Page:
>>You are talking about measuring swr with a tuned circuit/flywheel at the
>>cathode. Cathode impedance, this is not. You must measure direct into
>>the cathode? . . One problem with a noise bridge is that the power is
>>in the microwatt range. .
>One thing I want to point out is that I got the idea of using the RX
>noise bridge from the paper that Jim Thomson sent to me. Again that was
>an article by Irvin M. Hoff, W6FFC that was published in the January 1973
>issue of Ham Radio. This article was re-run in the March 1978 issue
>which is where Jim got it from.
>"The easiest and quickest method of measuring input impedance would be to
>use a variable impdeance bridge such as the RX noise bridge."
Easiest and quickest is not to waste your time measuring.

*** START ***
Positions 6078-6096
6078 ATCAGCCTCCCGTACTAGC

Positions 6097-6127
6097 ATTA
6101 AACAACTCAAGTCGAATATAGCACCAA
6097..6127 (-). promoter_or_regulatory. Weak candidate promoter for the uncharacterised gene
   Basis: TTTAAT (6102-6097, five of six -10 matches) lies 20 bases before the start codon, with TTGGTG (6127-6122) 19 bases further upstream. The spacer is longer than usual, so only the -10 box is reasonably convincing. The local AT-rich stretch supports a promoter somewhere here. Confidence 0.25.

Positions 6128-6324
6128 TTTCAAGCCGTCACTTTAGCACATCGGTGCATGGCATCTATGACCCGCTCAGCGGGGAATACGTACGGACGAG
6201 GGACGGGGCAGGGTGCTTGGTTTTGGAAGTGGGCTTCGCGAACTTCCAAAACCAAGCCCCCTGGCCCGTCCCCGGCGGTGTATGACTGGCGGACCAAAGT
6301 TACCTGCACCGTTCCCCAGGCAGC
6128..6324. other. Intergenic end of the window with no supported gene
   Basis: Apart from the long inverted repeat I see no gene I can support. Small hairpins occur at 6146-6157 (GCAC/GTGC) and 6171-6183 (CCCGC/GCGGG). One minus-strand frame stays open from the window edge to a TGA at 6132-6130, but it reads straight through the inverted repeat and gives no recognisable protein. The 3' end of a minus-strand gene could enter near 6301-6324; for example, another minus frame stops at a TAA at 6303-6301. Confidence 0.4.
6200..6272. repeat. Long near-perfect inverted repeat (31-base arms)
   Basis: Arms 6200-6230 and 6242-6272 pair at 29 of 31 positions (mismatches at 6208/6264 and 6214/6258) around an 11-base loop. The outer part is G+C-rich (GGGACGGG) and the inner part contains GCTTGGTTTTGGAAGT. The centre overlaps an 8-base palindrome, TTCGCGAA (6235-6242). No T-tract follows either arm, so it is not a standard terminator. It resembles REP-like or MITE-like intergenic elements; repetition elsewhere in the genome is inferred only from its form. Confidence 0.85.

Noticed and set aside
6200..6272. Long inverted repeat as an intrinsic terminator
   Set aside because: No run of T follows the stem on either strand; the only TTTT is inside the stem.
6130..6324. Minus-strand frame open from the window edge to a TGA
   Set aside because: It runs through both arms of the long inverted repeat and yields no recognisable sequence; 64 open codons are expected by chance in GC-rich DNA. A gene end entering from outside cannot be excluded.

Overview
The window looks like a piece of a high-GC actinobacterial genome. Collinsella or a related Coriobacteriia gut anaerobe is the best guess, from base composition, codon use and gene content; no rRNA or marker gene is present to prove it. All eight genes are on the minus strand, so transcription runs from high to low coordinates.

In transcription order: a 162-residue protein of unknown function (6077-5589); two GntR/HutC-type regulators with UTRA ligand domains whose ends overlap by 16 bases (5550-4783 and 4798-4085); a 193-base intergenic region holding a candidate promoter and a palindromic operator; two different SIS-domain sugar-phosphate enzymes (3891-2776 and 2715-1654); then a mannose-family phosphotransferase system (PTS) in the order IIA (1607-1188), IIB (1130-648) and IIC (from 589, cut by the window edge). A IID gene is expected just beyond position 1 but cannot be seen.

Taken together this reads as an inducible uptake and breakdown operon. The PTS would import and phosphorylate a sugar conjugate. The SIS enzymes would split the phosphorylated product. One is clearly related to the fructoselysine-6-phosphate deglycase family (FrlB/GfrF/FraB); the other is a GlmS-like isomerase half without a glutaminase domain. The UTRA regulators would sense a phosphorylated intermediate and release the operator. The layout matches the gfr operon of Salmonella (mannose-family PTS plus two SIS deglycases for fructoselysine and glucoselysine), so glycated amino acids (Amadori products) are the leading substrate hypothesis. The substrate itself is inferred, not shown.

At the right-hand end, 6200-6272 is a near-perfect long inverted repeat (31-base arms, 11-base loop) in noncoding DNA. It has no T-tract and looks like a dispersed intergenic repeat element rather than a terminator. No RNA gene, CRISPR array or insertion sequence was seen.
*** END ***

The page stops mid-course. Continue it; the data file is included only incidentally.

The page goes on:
>"When making the impedance measurement the high voltage must be on the
>amplifier, and the meter hooked as close as possible to the place the
>network will be added."
I don't think I would be inclined to connect a Rx noise bridge to the
cathode of 4-1000A with six or seven kV on the anode.
>The article also references some another article:
>"RX Noise Bridge for Accurate Impedance Measurements." by Frank Dotting,
>W6KNU and Robert Hubbs, W6BXI. Ham Radio, February 1977 page 10.
>We shall see how it works!
To save time, build a 40m or 20m pi network with a 25 ohm Xc at the
input. Adjust L1 and C2 for the best match.. Measure the values, scale
them up and down as needed for the other bands. . If the scientific
measurements, do not agree with what makes my exciter happy, "frankly, my
dear, I don't give a damn". .
R. L. Measures, 805-386-3734, AG6K
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